> then at some time it changed to accept the forward slash as well.
> Does anyone know when that change occurred? Was it with the
> introduction of support for long filenames in NT and Win95?


The original Windows was a shell on top of DOS. Programs
under Windows could use the DOS layer directly, which took
both separators. Even in Wn95 I could exit to DOS, meaning
I could quite out of Win95 to the shell prompt then do 'win'
to start it up again.

Andrew
(E-Mail Removed)


 
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Michael Geary
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      09-26-2003
> Stephen Ferg wrote:
> > But now, among a small group of cognoscenti, it is a truism that this
> > is a myth, and that Windows will allow you to use either the forward
> > or the backward slash as a pathname separator.


Ben Finney wrote:
> I highly doubt it, since the forward slash (or just "slash") is the
> conventional Windows command-line option indicator, analogous to the
> hyphen on Unix. To accept it as the start of a filename would break
> zillions of existing systems, for no appreciable benefit to Microsoft.


Actually, every version of Windows, and every version of MS-DOS from 2.0 on,
has accepted "/" as a path delimiter.

Don't confuse the command line with the Windows or DOS kernel. Most command
lines don't allow "/" because it conflicts with the use of "/" for a switch
deliminer. But the Windows and DOS kernels are happy with either "\" or "/".

-Mike


 
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Andrew Dalke
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      09-26-2003
Bob Gailer:
> Good question. Certainly later than:
>
> Microsoft Windows 2000 [Version 5.00.2195]
> (C) Copyright 1985-2000 Microsoft Corp.
>
> C:\>cd /samis
> The syntax of the command is incorrect.


The shell is parsing the line and interprets the "/" as a
command-line flag, Try a relative path, like

cd ./samis

Andrew
(E-Mail Removed)


 
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Grant Edwards
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      09-26-2003
In article <(E-Mail Removed)> , Stephen Ferg wrote:

> When did Windows start accepting the forward slash as a path separator
> character?


Sometime prior to 1983. DOS has always accepted it, and I assume Windows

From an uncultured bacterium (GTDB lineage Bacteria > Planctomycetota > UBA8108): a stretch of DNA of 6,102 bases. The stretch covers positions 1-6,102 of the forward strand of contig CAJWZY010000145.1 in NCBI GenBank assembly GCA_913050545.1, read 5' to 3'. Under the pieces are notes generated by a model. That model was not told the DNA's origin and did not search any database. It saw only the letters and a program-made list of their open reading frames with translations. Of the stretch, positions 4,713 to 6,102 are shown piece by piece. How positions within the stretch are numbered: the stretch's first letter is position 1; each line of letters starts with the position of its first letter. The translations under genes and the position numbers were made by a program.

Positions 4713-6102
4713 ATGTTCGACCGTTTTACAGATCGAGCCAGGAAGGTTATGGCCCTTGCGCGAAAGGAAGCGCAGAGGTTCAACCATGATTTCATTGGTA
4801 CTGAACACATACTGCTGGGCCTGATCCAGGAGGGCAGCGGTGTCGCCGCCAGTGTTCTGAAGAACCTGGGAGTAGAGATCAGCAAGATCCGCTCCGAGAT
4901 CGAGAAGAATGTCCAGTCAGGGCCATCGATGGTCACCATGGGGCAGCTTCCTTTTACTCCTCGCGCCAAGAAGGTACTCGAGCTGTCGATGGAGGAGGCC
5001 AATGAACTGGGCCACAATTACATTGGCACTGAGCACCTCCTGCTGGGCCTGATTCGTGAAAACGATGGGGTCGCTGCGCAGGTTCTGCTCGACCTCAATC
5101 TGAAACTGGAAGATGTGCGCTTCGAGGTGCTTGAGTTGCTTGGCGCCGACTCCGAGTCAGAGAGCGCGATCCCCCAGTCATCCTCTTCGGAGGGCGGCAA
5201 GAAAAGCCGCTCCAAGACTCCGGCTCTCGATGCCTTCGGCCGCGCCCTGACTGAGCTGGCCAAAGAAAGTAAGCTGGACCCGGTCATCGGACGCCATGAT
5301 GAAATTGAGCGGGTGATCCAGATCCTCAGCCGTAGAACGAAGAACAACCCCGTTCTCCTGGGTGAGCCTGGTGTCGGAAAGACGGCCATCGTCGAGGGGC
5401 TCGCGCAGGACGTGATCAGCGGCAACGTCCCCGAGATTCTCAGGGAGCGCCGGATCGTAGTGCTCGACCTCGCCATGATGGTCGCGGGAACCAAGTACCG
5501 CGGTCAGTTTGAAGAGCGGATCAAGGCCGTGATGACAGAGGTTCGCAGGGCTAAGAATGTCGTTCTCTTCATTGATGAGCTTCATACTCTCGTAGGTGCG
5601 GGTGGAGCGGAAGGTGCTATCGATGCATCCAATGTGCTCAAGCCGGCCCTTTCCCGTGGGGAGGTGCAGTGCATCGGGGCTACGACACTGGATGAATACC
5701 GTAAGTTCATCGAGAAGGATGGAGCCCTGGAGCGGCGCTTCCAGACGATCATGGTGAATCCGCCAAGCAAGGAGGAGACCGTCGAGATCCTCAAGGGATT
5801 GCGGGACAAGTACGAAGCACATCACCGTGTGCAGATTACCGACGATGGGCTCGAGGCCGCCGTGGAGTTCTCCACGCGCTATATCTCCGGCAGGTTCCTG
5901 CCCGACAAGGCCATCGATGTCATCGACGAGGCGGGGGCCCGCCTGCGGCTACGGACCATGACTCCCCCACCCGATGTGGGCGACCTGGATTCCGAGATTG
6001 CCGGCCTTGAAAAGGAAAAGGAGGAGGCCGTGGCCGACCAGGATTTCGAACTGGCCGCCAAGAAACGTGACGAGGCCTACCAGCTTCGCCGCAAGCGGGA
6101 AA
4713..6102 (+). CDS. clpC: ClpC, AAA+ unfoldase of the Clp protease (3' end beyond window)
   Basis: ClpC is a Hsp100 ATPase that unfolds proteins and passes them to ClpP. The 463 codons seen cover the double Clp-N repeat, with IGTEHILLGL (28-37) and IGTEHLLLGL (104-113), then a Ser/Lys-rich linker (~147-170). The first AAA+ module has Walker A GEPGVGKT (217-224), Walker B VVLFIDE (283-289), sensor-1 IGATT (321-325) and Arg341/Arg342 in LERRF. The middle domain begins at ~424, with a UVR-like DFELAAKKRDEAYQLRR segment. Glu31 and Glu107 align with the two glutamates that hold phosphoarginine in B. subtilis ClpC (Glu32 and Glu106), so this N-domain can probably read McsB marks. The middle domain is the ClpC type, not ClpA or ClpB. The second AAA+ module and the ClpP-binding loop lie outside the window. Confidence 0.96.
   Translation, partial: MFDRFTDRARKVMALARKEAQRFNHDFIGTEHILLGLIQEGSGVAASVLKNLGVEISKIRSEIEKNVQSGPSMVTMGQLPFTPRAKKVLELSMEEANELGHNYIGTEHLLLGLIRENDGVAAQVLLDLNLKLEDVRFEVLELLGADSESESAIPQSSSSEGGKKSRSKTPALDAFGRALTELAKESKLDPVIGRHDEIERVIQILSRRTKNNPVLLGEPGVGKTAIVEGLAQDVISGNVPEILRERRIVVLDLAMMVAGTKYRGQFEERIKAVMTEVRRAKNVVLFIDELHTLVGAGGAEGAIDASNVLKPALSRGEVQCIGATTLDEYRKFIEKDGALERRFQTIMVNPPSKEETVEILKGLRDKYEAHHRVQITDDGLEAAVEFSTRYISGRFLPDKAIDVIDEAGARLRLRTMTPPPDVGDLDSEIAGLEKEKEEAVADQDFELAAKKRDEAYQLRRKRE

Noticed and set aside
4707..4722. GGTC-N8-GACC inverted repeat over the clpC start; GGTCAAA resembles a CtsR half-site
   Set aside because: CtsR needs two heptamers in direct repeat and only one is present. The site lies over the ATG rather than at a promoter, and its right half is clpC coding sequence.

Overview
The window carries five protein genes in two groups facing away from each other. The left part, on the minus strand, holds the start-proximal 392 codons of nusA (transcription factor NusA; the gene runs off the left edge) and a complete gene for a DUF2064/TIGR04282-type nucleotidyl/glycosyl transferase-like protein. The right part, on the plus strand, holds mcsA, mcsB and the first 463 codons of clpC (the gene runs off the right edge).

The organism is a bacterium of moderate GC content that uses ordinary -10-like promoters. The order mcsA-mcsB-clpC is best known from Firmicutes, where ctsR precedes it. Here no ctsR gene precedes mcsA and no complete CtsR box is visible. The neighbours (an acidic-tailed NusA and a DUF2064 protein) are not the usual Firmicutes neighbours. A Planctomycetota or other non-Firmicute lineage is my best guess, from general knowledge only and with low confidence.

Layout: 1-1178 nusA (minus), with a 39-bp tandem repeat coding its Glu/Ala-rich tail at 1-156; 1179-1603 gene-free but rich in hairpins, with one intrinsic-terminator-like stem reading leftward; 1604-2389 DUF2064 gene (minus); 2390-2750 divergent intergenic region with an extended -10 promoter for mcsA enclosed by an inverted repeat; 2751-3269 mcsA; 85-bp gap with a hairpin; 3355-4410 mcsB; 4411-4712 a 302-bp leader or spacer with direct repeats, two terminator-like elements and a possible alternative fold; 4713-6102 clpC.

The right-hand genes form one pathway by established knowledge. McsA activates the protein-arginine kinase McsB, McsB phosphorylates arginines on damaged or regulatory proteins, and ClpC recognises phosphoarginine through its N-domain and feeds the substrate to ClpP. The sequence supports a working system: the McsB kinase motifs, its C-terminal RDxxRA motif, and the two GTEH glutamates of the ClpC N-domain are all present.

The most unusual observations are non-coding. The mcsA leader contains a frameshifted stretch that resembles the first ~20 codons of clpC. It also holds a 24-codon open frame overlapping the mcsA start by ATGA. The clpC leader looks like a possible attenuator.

always has as well.

> At one time, it was accepted as a truism that Windows (like MS-DOS)
> was different from Unix because Windows used the backslash as the path
> separator character,


Accepted as a truism by whom? DOS would accept either. The shell's "switch"
character was configurable as well -- it defaulted to '/' but changing it to
'-' was trivial.

> whereas Unix used the forward slash.


> But now, among a small group of cognoscenti, it is a truism that this
> is a myth, and that Windows will allow you to use either the forward
> or the backward slash as a pathname separator.


I don't remember if the actual DOS system calls accepted '/' or if the C
library translated. I do know that DOS C programs could use '/' for path
separator at least 20 years ago.

> I hypothesize that originally Windows accepted only the backslash, and then
> at some time it changed to accept the forward slash as well.


Nope. AFAIK, it's always accepted '/'. I did C programming on DOS for
years, and I always used '/' since it was too error working with string
literals in C that contain '\'. Those same programs seemed to run fine
under Windows.

> Does anyone know when that change occurred? Was it with the introduction of
> support for long filenames in NT and Win95?


I'm not aware that there has ever been a "change". '/' has been OK since
the early DOS days.

--
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at Barbie are having TOO
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Grant Edwards
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      09-26-2003
In article <(E-Mail Removed)>, Ben Finney wrote:

>> But now, among a small group of cognoscenti, it is a truism that this is a
>> myth, and that Windows will allow you to use either the forward or the
>> backward slash as a pathname separator.

>
> I highly doubt it, since the forward slash (or just "slash") is the
> conventional Windows command-line option indicator,


That was configurable back in the DOS days. There was a "well-known" byte in
system RAM that contained the "switch" character. IIRC, DOS even shipped
with a utility to change that value.

> analogous to the hyphen on Unix. To accept it as the start of a filename
> would break zillions of existing systems, for no appreciable benefit to
> Microsoft.


Forward slashes always worked fine for me.

> Python automagically determines the path component separator, os.sep,
> and uses it for most file path transformations to and from the internal
> language's '/'.
>
> <http://www.python.org/doc/2.3.1/lib/os-path.html#l2h-1552>
>
> Is this perhaps what gives you the impression?


Forward slashes work in C as well.

--
Grant Edwards grante Yow! Yow! It's some people
at inside the wall! This is
visi.com better than mopping!
 
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Michael Geary
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      09-26-2003
Grant Edwards wrote:
> I don't remember if the actual DOS system calls accepted '/' or if
> the C library translated. I do know that DOS C programs could
> use '/' for path separator at least 20 years ago.


It was the DOS system calls.

-Mike